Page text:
Introduction: if love is a battlefield, politics is a bonfire
As the Dominic Cummings v Boris Johnson battle rages across the headlines, it caught my eye that two high profile figures have both noted similar, rather interesting points. The first figure was Robert Hutton, who, at 3:03pm on the 23rd of April 2012 (three days ago as I write this) tweeted:
“Look, the point of getting journalists to attribute a quote to “friends” or “allies” is that you have plausible deniability. There’s no point if the quote sounds so absolutely like you that it just looks like you always refer to yourself in the third person.”
He then includes a small screenshot that, judging by the style and font, looks like a quote from The Telegraph (but I can’t check to credit them properly because paywall 🤷♀️). The text of that is thus:
“Allies of Mr Cummings have hit back at Number 10 for starting “a war they can’t win”, adding: “Dom doesn’t care about all this stuff and they’re in gov. It’s like the Americans going into Vietnam – they may be able to drop big bombs but in a war of attrition, the rebel always wins.””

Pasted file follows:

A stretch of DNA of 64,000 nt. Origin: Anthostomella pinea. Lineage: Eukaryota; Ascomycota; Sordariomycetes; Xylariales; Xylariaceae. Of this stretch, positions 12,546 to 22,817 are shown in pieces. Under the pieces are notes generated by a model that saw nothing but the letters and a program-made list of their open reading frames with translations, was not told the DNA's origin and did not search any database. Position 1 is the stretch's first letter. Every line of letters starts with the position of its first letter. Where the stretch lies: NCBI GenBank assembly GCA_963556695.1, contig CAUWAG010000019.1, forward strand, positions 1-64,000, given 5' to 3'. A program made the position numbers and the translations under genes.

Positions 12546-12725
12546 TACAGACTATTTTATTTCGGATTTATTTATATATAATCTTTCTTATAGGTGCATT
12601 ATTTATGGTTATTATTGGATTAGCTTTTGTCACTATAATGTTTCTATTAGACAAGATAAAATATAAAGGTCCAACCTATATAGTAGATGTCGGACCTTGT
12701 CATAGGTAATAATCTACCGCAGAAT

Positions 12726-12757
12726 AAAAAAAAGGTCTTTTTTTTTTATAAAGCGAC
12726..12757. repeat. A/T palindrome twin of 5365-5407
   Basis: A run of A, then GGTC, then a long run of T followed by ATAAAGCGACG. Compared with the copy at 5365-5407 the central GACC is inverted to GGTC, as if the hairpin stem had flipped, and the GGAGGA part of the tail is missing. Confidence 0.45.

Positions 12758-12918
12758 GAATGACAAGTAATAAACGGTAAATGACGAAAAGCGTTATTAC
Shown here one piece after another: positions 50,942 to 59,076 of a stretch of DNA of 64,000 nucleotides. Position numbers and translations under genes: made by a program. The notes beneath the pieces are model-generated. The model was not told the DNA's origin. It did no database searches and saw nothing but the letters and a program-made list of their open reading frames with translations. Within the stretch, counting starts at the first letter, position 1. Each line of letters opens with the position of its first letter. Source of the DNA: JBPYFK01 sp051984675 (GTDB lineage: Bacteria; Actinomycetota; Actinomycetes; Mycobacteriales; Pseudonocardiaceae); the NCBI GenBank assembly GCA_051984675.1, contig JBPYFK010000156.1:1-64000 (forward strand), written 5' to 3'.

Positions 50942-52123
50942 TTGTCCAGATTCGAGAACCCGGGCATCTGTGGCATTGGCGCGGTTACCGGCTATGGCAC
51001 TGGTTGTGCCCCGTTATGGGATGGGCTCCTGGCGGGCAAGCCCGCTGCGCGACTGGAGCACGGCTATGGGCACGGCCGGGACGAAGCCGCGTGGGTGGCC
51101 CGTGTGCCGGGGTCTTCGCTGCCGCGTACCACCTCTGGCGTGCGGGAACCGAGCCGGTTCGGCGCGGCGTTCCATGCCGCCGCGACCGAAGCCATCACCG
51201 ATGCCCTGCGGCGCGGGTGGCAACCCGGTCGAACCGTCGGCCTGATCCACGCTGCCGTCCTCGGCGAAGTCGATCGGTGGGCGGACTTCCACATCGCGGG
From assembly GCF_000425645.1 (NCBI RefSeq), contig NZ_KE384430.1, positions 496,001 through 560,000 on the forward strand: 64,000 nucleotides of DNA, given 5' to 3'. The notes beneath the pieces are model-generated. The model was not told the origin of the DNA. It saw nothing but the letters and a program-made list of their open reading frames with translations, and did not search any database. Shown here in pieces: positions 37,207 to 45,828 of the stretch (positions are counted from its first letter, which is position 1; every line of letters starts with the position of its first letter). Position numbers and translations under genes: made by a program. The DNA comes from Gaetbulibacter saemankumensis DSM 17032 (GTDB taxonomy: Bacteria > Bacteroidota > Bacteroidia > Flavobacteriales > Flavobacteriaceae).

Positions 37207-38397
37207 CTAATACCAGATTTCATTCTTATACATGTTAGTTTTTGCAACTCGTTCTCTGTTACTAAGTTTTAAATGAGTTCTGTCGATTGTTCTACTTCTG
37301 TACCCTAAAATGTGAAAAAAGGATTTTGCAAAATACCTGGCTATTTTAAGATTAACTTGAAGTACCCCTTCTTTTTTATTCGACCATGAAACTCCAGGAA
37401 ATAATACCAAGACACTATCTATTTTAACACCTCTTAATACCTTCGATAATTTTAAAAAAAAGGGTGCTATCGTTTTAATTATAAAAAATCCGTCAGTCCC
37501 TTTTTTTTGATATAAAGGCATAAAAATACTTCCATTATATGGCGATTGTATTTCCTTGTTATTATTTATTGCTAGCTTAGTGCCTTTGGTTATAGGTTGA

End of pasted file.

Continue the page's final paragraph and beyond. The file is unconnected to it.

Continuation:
This first case is fun, and it would make a nice little study for uses such as gov (possibly some sort of written correspondence that’s been copied and pasted?) and the types of analogies that Cummings routinely makes (does he fall back on war examples a lot?), but realistically it’s a bit short so whilst tempting, I left it alone.
“Interesting change of style in Cummings’ latest blog. From long, rambling and incontinent, to rather tight and focused, as though he had the help of an experienced journalist who knew how to land more blows with fewer words. Anyone seen @michaelgove ?”